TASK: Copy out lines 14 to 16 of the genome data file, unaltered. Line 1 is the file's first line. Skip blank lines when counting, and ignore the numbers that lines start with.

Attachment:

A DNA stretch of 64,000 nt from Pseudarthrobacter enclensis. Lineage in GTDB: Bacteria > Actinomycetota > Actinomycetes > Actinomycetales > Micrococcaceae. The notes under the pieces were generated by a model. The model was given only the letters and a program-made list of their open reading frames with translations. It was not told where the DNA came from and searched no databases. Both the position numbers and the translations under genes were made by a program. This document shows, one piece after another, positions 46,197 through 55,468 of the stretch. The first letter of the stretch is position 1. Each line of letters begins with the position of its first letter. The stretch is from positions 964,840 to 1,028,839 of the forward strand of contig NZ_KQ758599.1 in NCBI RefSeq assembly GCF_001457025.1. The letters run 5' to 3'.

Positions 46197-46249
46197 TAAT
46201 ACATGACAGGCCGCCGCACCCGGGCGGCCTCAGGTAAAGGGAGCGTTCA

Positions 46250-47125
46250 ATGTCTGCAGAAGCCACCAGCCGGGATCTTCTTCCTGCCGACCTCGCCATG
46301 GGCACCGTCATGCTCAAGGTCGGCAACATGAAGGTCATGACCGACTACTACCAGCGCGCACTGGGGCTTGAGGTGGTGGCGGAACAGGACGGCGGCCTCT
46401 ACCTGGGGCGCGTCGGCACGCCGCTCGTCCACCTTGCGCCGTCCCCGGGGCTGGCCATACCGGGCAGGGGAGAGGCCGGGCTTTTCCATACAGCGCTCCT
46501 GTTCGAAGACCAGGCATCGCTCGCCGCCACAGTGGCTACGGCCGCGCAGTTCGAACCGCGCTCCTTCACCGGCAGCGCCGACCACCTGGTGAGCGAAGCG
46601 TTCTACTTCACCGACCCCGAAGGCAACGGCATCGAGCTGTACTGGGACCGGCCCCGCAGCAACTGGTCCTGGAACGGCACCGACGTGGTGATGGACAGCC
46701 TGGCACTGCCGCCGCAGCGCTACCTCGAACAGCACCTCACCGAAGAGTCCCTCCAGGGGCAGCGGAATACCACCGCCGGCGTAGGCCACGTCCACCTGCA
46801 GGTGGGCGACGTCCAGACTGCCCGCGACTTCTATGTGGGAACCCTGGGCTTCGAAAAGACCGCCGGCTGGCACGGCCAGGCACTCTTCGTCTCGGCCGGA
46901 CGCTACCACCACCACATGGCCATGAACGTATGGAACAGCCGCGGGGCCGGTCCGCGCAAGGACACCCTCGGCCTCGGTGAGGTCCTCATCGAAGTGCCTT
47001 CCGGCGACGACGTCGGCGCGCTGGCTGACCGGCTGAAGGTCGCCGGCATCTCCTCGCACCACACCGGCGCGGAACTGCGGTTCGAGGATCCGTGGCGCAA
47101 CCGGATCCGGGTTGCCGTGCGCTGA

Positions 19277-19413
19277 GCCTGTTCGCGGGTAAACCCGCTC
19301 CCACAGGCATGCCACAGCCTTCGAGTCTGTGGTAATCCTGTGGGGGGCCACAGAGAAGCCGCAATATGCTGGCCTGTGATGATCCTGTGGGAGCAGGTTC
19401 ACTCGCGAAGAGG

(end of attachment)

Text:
47001 CCGGCGACGACGTCGGCGCGCTGGCTGACCGGCTGAAGGTCGCCGGCATCTCCTCGCACCACACCGGCGCGGAACTGCGGTTCGAGGATCCGTGGCGCAA
47101 CCGGATCCGGGTTGCCGTGCGCTGA

Positions 19277-19413